Disability Inclusive and Customised Employment (DICE) Project
The World Health Organisation (WHO) places the prevalence of disabilities in Zambia at 15%, asserting that 2 million women and men have some form of disability. . However, the Government official data, obtained from the 2010 national census, places the prevalence at 2% (CSO, 2010). It can be deduced from the remarkable differences in statistics that possibly the structure of Government statistical records does not include some forms of disabilities. If this assumption holds true, then it is likely that segments of the population, perhaps with implicit forms of disabilities – such as intellectual, may not be adequately catered for in Government’s development plans and budgets.
Currently, employment services for persons with intellectual disabilities in Zambia are largely provided through “sheltered workshops”. These are segregated vocational training centres established for people considered unable or unlikely to obtain a job in the open labour market because of their perceived learning limitations. These facilities offer training in income generating activities such carpentry and farming. The challenge, however, is that despite the training offered, very few persons with intellectual disabilities graduate to the open employment market where they can earn fair wages.
The Sani Foundation adopts a holistic approach to promoting gainful employment for people with intellectual disabilities. The approach entails an intelligent blend of empowering young persons with intellectual disabilities, on one hand, and promoting structured engagement of their families, potential employers and policymakers. The Foundation uses evidence-based approaches, adapted to local settings, to establish a nurturing, supportive and empowering environment that enables young people with intellectual disabilities to develop their career pathways.
Supported Employment (SE) embraces a ‘person-centred’ approach, beginning with the person’s needs, aspirations, talents and skills. The ‘place, train and support’ model of SE involves engaging and training job coaches, who in-turn, work with the job seeker to identify interests and skills, which is then followed by matching and placement.
Daily work-based learning for young adults with intellectual disabilities;
Supported employment services to persons with intellectual disabilities;
Training and support to employers;
Parent education, training, and empowerment through support groups;
Community engagement and sensitization; and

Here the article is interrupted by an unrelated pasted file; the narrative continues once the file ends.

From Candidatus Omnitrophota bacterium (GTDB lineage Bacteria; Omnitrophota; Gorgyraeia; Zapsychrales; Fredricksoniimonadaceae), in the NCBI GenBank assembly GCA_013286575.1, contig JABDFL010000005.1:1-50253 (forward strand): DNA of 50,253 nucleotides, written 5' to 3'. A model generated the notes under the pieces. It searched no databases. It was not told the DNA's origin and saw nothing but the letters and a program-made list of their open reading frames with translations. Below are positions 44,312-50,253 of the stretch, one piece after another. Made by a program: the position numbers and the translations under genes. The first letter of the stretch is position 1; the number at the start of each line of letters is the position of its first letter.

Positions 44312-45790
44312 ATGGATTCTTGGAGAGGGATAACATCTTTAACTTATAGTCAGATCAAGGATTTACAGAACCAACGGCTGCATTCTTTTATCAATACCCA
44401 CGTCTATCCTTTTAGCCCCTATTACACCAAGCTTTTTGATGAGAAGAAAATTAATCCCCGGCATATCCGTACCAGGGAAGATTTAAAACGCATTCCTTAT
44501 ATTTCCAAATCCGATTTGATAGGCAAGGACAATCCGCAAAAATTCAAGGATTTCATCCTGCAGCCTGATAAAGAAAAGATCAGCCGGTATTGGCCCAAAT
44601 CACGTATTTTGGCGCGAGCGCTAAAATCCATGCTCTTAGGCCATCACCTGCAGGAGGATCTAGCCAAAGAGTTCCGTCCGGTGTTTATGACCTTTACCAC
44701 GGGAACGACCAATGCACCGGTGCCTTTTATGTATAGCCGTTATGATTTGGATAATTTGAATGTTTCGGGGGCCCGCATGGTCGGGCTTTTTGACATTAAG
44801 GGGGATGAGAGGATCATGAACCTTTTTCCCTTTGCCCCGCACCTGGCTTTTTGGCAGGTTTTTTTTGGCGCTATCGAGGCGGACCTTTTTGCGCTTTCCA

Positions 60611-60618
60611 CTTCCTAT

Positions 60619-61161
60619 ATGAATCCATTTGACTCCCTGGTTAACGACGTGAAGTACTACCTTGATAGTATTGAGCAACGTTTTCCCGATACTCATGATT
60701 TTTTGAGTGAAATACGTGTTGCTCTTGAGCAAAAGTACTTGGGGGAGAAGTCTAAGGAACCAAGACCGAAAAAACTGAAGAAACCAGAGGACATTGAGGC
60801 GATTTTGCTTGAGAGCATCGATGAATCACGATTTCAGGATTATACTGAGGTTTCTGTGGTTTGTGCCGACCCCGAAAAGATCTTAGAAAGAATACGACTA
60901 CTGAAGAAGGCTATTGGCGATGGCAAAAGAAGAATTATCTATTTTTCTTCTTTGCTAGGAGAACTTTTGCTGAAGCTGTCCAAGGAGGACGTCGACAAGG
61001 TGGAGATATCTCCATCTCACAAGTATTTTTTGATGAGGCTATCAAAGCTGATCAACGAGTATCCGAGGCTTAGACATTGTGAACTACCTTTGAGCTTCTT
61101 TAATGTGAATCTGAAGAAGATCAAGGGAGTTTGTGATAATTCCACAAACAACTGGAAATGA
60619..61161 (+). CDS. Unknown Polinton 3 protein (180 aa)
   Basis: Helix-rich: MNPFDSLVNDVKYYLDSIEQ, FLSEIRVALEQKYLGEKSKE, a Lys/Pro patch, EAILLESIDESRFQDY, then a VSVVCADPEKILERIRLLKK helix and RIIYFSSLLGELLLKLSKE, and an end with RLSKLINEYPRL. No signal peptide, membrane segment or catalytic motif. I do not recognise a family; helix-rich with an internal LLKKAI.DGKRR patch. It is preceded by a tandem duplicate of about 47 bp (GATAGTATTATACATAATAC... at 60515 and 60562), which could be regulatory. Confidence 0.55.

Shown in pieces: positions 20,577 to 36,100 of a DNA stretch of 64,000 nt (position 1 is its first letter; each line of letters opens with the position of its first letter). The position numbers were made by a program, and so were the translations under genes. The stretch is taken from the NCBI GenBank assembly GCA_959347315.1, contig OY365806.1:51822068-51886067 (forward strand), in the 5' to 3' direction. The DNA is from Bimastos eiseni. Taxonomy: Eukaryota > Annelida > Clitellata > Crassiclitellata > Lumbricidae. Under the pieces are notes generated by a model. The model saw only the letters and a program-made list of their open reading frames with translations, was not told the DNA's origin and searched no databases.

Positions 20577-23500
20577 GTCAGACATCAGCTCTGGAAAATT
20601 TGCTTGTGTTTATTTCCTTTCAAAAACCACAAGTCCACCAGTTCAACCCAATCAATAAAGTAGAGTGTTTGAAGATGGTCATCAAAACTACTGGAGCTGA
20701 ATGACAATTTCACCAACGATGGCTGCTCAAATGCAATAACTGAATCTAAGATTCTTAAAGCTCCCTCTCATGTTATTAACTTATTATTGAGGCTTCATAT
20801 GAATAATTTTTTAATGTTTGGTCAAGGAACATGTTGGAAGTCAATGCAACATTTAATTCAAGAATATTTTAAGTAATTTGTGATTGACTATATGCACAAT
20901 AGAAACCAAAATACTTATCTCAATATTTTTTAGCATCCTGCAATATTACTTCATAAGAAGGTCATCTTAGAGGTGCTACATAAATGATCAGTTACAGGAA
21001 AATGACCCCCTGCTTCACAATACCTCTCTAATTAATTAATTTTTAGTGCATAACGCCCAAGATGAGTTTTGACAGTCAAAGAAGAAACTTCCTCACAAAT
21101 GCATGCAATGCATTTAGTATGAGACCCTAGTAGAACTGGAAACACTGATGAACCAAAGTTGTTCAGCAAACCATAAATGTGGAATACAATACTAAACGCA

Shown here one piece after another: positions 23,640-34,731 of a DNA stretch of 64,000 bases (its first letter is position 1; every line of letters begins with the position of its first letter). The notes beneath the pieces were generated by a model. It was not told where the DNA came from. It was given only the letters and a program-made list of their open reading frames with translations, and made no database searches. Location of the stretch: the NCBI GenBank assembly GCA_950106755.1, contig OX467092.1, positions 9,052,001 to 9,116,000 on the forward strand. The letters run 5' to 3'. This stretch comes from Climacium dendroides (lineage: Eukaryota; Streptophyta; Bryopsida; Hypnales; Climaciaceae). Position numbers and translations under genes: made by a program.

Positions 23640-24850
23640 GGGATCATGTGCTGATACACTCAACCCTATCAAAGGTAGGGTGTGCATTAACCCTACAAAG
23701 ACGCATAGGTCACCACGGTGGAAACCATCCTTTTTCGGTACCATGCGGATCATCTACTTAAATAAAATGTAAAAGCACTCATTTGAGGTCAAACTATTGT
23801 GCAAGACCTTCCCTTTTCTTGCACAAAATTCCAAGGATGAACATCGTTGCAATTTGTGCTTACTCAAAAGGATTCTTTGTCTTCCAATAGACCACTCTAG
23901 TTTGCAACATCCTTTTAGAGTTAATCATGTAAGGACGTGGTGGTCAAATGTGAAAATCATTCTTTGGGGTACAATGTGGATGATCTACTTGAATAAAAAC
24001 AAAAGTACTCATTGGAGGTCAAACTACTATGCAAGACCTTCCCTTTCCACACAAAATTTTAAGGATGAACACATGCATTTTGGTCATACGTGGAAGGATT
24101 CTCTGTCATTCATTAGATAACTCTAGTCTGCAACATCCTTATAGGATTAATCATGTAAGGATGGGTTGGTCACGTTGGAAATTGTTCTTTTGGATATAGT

Evidence-based policy influencing.
1. 85 per cent of the students had an improvement in skills acquisition/enhancement ranging from 30 to 50 per cent, which enhanced their productivity.
The students were trained in areas such as communication, numeracy, life skills. The training also included hands-on skills such as making crafts and gardening.
2. About 50 per cent of the students were successfully placed in various job settings such as restaurants, accounting firms, lodges and stables.
3. Of those under placement, about half the number is currently receiving salaries and employment contracts. In addition, employers have expressed satisfaction with the productivity of the student-interns and are considering hiring them as employees.
4. A Technical Working Group co-chaired by the Ministry of Community Development and Social Services (MCDSS) and the Ministry of Labour and Social Security, with Sani Foundation as the secretariat has been established. Other platforms for discussing intellectual disabilities include; stakeholder forums, and the Zambia Business Disability Network (ZBDN). Additionally, Sani Foundation was recently nominated to chair the Ministry of General Education's Project Coordinating Committee's sub-committee on Inclusive education.
Lessons Learnt (Success Factors & Challenges)
The project highlighted the importance of carrying out structured sensitization and advocacy for promoting gainful employment among people with intellectual disabilities. This would include discussions, amongst others, on negative beliefs and perceptions towards people with intellectual disabilities;
Deliberate efforts to engage families of families with young people having intellectual disabilities promotes buy-in and family support, a catalyst for exploring collaboration with other stakeholders such as employment service providers and policymakers;
It is important to build working relationships with potential employers to inform the pedagogical training and as well ensure effective skills transfer during placement of the students. .
It is imperative to have strong collaboration among players in the disability sector. This is a prerequisite for targeted community outreach and for effective lobbying of support from government and other stakeholders.
Which elements/tools are most suitable for replication / scalability?
Individualised/person-centred planning aimed at enabling young people with intellectual disabilities to effectively compete on the job market.
Mainstreaming disability inclusion across national policies and programmes
Setting up and Multi-stakeholder platforms for discussing intellectual disabilities include; stakeholder fora approach
work-based learning for young adults with intellectual disabilities;
Conducting structured sensitization and advocacy for inclusion of people with intellectual disabilities into gainful employment. This would include discussions, amongst others, on negative beliefs and perceptions towards people with intellectual disabilities;
Strong collaboration among players in the disability sector is a prerequisite for increased community outreach and effective lobbying of policy and operational support from government and other stakeholders.